BY JEREMY BLACHMAN
“TEN MINUTES until curtain.”
“Great. I’ll be waiting in the hospitality suite.”
I feel like I’m an actor in a play. I put on my costume (read: interview suit), and go out and perform for a new audience in every twenty minute slot. A bit shaky on my lines for the first few performances, but I’ve just about memorized them by now. Occasionally it turns into an episode of “Whose Line Is It Anyway?” – an improvised answer to an unexpected question – but so far, it’s mostly stayed right on script. And, like any new show, after each performance I eagerly await the review. The phone call, I mean. Or the lack of one.
And like any show, some people like it a lot, and some people don’t as much. Some nights I’m on, and some nights I’m off. Sometimes an answer works, sometimes it doesn’t. And it’s all okay. If there’s one thing that’s surprised me about the interview process so far, it’s how human it is. We get second chances. Maybe not with each firm, but with the process – with a dozen, two dozen, even three dozen interviews, we can afford a mistake. We can deal with a fumbled line, a sleepy afternoon, a bad impression. And my interviewers have, without exception, seemed like genuinely decent people, just trying their best to really just get something from me in twenty minutes. In most cases, that thing being a transcript.
Before one of my interviews, I forgot to turn my cell phone ringer off. I realized it about three minutes in, and spent a few seconds pondering whether or not I should try to somehow slip my hand into my pocket unnoticed, and fumble around with the buttons so it turns off. But fear that I would accidentally hit something that would cause it to make some sort of sound – or that my interviewer would see and think that I was playing with myself – made me decide to just take the risk it would ring. I imagined in the back of my head that it would be kind of cool to get a call from another firm while interviewing with this one. If someone got a call about a callback in the middle of another interview – and the interviewer could tell – would that help someone’s chances? “If they want him… well, shouldn’t we want him too?” Of course the phone didn’t ring – it never rings (awww…) – but the added tension gave the interview that extra zing it had been missing. At least on my side of the table.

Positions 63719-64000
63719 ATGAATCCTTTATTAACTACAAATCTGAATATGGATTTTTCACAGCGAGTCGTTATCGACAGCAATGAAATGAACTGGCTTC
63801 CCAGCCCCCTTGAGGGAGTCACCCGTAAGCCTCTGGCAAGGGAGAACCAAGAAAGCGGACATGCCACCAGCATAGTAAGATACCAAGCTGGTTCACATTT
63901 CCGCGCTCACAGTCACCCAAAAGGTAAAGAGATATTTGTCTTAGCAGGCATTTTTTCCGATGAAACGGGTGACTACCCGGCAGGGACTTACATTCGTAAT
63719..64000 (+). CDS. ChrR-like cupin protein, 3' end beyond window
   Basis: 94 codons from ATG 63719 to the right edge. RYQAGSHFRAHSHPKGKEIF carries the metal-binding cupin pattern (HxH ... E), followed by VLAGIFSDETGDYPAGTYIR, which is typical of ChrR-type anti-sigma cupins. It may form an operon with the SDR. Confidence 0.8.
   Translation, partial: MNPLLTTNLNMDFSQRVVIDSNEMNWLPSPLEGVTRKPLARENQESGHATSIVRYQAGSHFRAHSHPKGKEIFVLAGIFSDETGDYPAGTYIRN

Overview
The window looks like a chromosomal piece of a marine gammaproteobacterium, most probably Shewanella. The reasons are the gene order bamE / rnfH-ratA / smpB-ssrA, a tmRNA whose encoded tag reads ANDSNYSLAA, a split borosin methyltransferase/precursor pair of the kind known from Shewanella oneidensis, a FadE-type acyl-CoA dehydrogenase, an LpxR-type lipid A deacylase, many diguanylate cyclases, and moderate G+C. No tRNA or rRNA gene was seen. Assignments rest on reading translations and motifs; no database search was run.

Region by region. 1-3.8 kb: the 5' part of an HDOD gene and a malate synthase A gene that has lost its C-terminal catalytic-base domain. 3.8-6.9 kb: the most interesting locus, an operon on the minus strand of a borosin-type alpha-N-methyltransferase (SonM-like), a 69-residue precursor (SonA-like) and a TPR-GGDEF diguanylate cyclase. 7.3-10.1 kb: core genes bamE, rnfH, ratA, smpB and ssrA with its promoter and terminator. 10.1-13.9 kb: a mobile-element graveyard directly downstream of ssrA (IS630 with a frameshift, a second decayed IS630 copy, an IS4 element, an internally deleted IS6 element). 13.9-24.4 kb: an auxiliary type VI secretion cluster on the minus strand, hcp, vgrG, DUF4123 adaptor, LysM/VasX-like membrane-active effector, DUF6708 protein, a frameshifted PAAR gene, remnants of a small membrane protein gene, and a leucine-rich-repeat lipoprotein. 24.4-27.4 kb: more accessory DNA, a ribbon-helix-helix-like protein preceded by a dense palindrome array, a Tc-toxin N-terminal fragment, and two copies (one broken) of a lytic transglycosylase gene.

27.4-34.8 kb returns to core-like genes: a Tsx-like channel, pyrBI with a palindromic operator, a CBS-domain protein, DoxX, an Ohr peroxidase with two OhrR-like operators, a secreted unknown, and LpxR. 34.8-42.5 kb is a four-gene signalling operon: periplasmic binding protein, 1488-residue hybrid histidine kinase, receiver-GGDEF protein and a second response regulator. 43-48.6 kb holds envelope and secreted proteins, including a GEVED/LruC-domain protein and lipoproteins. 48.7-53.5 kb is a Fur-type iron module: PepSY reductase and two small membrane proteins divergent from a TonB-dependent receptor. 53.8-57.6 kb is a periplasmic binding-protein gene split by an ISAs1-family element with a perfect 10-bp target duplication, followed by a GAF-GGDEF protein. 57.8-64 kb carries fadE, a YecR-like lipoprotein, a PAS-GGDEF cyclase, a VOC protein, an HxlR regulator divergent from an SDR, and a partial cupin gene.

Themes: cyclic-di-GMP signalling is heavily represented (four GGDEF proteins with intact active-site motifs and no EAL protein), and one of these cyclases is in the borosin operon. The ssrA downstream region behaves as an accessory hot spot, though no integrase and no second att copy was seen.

I’m not sure how much detail is appropriate when classmates ask how the interviews are going – which of course everyone asks. “Fine” seems too vague, but “well, I had one on Monday where we talked about my senior thesis, my lackluster Evidence grade, and this rash I’ve got on my elbow – and I haven’t heard anything about a callback yet even though my clairvoyant Aunt Mabel is sure that this is the firm where I’ll end up” seems too specific. “Same as yours” seems like an appropriate enough answer, since, from what I hear, mine pretty much aren’t any different from anyone else’s. “As well as could be expected given my obvious shortcomings” is the pessimist’s answer. “As well as could be expected given that my last interviewer hasn’t gotten back to his desk to make the call yet” is the optimist’s answer. “As well as they did last year” is the re-interviewing 3L’s answer, and “as well as my dry cleaner could dream” is the answer for the guy who keeps spilling the free coffee on his shirt and dipping his tie into the fruit tray.
Halloween isn’t until the end of the month. But our costume party’s already a week old. And it’s only just starting.
Jeremy Blachman’s column appears weekly. He also posts regular commentary here.